I'm in the camp that there is no shortage of innovative ideas, just a shortage of backbone and ability to execute on those ideas. It does leave one question... just how do you tap those ideas?
Most people will say "just brainstorm." Those that study the innovation space are ok with brainstorming as part of a more structured innovation process that tests and refines brainstormed ideas. And, if brainstorming is an effective technique, it leaves a question of
For this posts sake I am going to restrict the scope of innovate to within a product, meaning, the product has been defined at a high level and the innovation occurs within that product context.
An effective technique I just successfully oversaw was a variation of the "empowering your team to innovate" mantra. It's simple - as product manager, I kept product requirements thin. Just enough to define breadth of product, and certainl enough to define the consumer and business problems. But, not deep on the requirements side. I gave the team freedom to innovate. And I accepted the risks associated with such an approach. It was simple: we knew the goal, we knew the problems. We had a fairly large team (upwards of 10+ program managers and developers), we needed to tap those creative minds if we were going to catch up to our competitors.
To be sure, there are those that don't like that approach. Those fall into two buckets: a) those that don't like that level of empowerment given themselves, and b) those that are not comfortable watching from afar the level of empowerment granted to the entire team.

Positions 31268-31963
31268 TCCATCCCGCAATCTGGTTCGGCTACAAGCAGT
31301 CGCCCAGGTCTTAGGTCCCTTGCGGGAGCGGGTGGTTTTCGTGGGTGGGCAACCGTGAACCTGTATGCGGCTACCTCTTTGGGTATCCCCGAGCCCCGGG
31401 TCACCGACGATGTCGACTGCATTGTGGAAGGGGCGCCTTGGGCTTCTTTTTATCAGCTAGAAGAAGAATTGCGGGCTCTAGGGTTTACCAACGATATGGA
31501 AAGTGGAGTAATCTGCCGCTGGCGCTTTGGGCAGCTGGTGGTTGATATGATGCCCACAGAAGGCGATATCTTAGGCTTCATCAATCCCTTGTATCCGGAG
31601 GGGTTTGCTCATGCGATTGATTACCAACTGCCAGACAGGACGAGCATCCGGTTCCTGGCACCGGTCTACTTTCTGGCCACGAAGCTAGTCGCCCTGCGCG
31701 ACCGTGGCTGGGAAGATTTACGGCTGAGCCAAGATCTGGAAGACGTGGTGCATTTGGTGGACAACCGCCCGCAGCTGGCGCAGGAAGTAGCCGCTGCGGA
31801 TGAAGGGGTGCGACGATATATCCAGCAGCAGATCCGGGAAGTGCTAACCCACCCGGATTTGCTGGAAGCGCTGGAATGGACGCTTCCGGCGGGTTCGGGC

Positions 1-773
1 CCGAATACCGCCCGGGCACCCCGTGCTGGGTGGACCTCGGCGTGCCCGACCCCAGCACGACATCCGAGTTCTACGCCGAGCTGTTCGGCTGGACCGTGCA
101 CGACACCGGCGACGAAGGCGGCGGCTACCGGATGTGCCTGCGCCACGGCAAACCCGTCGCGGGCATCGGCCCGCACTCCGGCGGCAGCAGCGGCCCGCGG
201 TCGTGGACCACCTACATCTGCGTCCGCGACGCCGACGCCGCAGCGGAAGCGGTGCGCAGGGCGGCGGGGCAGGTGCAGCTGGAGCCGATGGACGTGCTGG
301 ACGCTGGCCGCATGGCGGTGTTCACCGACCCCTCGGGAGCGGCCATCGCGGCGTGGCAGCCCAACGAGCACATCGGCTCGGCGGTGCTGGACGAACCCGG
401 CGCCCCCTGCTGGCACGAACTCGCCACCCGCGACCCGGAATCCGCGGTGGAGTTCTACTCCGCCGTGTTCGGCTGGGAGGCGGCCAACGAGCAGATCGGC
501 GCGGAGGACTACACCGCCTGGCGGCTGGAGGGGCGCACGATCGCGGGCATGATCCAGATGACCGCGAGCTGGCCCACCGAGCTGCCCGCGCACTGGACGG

For a), the solution was straightfoward: have those invididuals engage other individuals on the team that are comfortable making decisions in this space. Those inddividuals were all too happy to provide input!
For b), only two ways to make that crowd comfortable: ensure that the accountability structure is still in place, and show them the benefits with tangible results!
How did the product turn out? As one customer said: "Wow, this puts you 10 times beyond (competitor X)!" We did missfire on a few cylinders. A couple innovations did not pass the innovation bar. However, the breadth and depth of innovation outside of that more than made up for the few misses we had. Not to mention the morale benefits of enabling a team to make product decisions. Definitely a learning experience for me. It's a strategy I will pursue on all future products.